Buddhist Deity: Kongorikishi
Buddhist Deity- Kongorikishi is two enraged, muscular guardians of the Buddha standing at the entrance of many temples which houses Buddha statues. These Buddhist deities are seen only in the Buddhist temple that follows East Asian Buddhism. It is believed that the Bodhisattvas, Kongorikishi is Dharmapala manifestations of the Bodhisattva Vajrapani, the oldest and most powerful Mahayana Buddhist deity. Apart from the manifestation of the Bodhisattva Vajrapani, the Kongorikishi are also seen as the manifestation of Mahasthamaprapta, the Bodhisattva of power that represents Amitabha Buddha in Pure Land Buddhism and as Vajrasattva in Tibetan Buddhism.
According to Japanese tradition, and as mentioned in Pali Canon and Ambattha Sutta, the Bodhisattva Kongorikishis traveled with Gautama Buddha to protect him and remained his guardian. The other names for this Bodhisattva are Niomon in Japan, Henghaer Jiang in China, Genumgangmun in Korea.
Iconography of Buddhist Deity: Kongorikishi
Kongorikishi usually represented in a pair that stands on either side of the entrance gate of Buddhists temple. Among them, the right statue is called as Misshaku Kongo and the left one is Naraen Kongo.
The Right statue, Misshaku Kongo is also called Agyo and has his mouth open. It represents the vocalization of the first grapheme of Sanskrit Devanagari which is pronounced as "a". This Buddhist deity is a symbol of overt violence. He has a vajra mallet in his hand and bares his teeth. The alternative names for Misshaku Kong are Milijeok geumgang in Korea, Miji Jingang in Mandarin Chinese, and Mat Tich Kim Cuong in Vietnamese.
The left statue, Naraen Kongo is also called Ungyo and has his mouth closed. It represents the vocalization of the last grapheme of Sanskrit Devanagari which is pronounced as "hum". This Buddhist deity is depicted as either bare-handed or wielding a sword. He symbolizes latent strength, holding his mouth tightly shut. The alternative names for Naraen Kongo are Narayeon geumgang in Korean, Naluoyan Jingang in Mandarin Chinese, and Na la Dien Kim Cuong in Vietnamese.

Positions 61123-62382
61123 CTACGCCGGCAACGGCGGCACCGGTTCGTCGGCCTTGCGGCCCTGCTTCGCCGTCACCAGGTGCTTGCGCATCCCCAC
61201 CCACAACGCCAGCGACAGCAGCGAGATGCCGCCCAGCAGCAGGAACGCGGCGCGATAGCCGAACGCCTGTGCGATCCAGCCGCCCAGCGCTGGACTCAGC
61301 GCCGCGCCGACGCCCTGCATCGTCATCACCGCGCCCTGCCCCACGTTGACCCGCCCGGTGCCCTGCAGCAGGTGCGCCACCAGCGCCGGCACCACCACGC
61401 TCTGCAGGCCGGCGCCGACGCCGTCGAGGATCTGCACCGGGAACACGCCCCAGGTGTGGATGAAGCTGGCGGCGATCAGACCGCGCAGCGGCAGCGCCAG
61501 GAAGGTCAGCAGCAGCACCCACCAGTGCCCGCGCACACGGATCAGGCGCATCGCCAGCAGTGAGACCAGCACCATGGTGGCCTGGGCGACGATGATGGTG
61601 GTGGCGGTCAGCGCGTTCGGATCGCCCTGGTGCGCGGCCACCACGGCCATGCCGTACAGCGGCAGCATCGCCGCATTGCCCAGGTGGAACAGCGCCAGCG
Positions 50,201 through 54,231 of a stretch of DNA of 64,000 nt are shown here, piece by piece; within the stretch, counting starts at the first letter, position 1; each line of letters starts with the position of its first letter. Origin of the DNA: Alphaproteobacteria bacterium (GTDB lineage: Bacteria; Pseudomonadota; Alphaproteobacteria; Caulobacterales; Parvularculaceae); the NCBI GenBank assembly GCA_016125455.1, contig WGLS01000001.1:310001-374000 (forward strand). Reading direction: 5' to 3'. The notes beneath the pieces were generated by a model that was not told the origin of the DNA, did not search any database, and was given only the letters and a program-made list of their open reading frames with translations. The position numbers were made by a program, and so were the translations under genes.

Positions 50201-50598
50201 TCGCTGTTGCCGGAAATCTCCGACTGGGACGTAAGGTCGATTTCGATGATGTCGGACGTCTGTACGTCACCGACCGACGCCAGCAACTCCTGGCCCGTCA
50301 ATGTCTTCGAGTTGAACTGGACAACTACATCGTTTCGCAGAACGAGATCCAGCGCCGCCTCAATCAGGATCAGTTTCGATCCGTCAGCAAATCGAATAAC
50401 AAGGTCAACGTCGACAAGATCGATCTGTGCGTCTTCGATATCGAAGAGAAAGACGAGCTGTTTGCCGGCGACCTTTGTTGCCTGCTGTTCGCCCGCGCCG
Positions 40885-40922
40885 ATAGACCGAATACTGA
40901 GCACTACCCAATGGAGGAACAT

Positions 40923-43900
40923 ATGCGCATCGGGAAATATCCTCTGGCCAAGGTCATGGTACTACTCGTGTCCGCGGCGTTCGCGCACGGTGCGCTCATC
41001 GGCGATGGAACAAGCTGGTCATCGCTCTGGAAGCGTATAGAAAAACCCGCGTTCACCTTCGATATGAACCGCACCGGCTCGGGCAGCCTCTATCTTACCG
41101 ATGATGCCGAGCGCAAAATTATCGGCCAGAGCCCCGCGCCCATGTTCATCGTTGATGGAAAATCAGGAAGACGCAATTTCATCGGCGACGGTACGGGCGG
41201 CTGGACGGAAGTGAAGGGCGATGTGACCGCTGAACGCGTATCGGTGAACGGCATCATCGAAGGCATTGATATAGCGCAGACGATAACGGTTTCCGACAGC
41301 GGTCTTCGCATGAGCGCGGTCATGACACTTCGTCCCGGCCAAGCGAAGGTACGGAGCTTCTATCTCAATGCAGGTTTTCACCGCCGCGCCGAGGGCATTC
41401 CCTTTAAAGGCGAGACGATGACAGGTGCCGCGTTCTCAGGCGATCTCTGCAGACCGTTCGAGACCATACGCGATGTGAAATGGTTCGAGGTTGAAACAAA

These two characters together symbolize the birth and death of all the beings. Sometimes, both the figures of Kongorikishi are combined together to form into one complete figure. When they are infused together then the figure is better known as Shukongoshin, which literally means vajra wielding spirit. The alternative names for Shukongshin are Shikkongojin in Japan, Jip geumgang sin in Korea, ZhiJingang Shen in Mandarin Chinese and chap Kim Sang than in Vietnam.
It is believed that the iconography of this Buddhist deity was more influenced by the Greek hero Heracles in the past. It is mainly because there was a cultural influence in the art and culture of that period and also the Greek god, Heracles was used in the Greco-Buddhist art to represent Vajrapani, the protector of the Buddha. The deity was carved as the Greek hero in the early period representing Greco Buddhist art but later it was localized as it was spread in South-East Asian countries. We can see localized statues guarding various Buddhist temple.
Nio Zen Buddhism
The Zen monk, Suzuki Shosan advocated a practice Nio Zen Buddhism for the nirvana. He chose Nio Zen Buddhism over Nyorai Zen Buddhism. He recommended that practitioners should meditate on Nio and even adopt their fierce expressions and martial stances in order to cultivate power, strength, and courage when dealing with adversity.
Suzuki Shosan explains Nio as a menacing God. He wields the vajra and can crush the enemies. He vibrates with energy and spiritual power, and these power can be absorbed from him in times of the need. Suzuki further explains that we should depend on him and pray to him because he will protect us as he protects the Buddha.